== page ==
The next week I got a notification saying, “Baby is now the size of a wee raspberry.” Raspberries are my second favorite fruit after blueberries. At least they used to be.

The week after that, the baby was the size of a southern pecan.

It’s one thing to mess with fruits, but pecans? That is flat out nuts.

I called her up and asked her to stop.

“Stop what?”

“Stop ruining food for me with the baby tracker emails. You’re not growing a fruit salad, you’re growing a baby and, in the meantime, the food trackers are making me nauseous.”

“Not a problem,” she said. “I can also chart the baby’s growth with vegetables—Brussels sprout, bok choy, corn on the cob, cabbage and eggplant.”

“You just ruined any remote possibility I ever had of going vegan.”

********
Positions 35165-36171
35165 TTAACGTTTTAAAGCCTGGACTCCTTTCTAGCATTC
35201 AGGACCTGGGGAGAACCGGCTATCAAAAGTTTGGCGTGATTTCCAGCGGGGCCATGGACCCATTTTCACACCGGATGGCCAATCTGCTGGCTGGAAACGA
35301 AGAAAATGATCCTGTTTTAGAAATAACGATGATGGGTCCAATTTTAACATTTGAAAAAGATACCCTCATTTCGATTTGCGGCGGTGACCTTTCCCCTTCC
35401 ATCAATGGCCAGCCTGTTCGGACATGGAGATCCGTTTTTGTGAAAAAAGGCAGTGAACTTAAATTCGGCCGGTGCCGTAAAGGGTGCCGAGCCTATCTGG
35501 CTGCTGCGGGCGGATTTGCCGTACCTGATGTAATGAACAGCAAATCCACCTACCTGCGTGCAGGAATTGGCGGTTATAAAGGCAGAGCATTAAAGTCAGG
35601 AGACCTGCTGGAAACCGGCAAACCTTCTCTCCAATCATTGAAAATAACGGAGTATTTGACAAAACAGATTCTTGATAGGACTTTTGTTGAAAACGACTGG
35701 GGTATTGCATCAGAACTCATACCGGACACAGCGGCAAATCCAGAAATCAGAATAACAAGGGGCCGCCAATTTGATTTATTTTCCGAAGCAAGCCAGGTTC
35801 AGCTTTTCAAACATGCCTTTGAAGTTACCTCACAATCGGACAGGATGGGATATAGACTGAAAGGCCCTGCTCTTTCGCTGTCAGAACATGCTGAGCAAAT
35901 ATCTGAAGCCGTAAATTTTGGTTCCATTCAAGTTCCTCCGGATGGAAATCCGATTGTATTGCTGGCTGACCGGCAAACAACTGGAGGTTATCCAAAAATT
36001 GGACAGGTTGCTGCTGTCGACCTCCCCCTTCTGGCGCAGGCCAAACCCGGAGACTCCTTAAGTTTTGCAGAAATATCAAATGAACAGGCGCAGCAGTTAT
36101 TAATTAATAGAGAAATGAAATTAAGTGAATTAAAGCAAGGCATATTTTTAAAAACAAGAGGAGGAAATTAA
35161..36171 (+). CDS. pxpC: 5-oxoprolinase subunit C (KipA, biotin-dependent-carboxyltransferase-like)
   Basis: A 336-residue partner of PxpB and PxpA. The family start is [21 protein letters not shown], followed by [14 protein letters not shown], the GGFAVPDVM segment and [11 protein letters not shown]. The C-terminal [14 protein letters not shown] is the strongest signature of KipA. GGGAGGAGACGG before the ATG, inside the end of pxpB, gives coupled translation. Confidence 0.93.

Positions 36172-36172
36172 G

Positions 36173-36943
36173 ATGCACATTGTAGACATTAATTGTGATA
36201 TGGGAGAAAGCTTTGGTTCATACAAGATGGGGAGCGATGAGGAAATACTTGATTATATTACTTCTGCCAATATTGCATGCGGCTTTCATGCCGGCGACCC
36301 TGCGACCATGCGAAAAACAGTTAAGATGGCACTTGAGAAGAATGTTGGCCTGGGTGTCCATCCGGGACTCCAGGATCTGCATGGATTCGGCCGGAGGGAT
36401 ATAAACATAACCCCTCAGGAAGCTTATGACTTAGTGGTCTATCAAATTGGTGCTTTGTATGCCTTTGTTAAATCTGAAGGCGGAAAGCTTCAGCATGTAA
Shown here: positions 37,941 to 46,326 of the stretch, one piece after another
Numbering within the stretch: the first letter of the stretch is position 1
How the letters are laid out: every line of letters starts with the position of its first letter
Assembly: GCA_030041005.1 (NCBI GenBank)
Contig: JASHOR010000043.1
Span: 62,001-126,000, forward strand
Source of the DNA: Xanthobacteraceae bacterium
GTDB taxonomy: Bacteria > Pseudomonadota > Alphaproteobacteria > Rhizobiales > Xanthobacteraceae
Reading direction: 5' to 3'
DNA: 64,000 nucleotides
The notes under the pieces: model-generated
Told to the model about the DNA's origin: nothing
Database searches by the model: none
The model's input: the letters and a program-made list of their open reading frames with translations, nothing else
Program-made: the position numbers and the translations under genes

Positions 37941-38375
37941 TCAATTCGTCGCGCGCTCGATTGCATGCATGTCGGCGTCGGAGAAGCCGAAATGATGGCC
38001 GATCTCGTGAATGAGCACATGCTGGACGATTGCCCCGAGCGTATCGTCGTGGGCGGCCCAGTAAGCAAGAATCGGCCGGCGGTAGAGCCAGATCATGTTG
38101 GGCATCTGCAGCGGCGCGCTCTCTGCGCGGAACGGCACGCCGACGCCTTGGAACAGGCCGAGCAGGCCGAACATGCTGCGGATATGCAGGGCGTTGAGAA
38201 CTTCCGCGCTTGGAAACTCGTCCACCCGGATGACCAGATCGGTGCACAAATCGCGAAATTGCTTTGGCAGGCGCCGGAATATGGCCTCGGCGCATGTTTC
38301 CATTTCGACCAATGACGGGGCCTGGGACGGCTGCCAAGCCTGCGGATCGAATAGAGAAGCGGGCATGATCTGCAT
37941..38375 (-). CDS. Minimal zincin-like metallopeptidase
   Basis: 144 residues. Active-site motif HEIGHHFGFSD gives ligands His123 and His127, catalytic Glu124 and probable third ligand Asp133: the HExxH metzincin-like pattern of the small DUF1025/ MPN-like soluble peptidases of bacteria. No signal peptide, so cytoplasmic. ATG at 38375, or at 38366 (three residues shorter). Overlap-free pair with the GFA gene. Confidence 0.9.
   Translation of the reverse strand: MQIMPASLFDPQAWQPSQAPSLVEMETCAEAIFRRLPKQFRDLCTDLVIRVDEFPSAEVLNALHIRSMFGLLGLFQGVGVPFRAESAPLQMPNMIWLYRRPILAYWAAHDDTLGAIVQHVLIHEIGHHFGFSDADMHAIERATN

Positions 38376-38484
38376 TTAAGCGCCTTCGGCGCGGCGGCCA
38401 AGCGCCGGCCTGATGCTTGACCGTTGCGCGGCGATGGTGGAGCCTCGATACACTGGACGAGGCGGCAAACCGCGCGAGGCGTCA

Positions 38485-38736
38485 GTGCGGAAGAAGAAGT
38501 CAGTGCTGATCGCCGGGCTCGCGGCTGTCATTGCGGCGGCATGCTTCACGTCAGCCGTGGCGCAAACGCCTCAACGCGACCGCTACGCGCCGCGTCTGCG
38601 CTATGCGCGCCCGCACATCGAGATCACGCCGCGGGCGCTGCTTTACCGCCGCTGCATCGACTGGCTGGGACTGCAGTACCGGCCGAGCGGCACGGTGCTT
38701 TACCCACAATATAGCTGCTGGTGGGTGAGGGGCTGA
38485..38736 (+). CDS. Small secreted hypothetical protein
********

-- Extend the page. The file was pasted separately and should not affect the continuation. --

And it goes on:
“The app can also be set to track the baby in relation to desserts. I tried that but one week it said Charlotte royale and I had no idea what that was.”

“You are on dangerous mounds of meringue messing with desserts.” I said.

“They also have animals. This week the baby is the size of a guinea pig, then next week a chinchilla, then a prairie dog.”

“Stop, just stop.”

“Wait. There’s one more option. I can track baby growth in objects” she says. “This week the baby is the size of a paper airplane. Next week it will be the size of a baseball cap, then a water bottle, then a Barbie doll.”

“You realize that makes no sense, right? How can a baby go from the size of a paper airplane to a baseball cap?”

“I think the cap is rolled up.”

“Oh, I guess that does makes sense. Listen, you’re ruining fruits, vegetables, small furry animals and ball caps, but before I block your emails, what fruit is week 40?”

“Watermelon.”

I should have seen that one coming.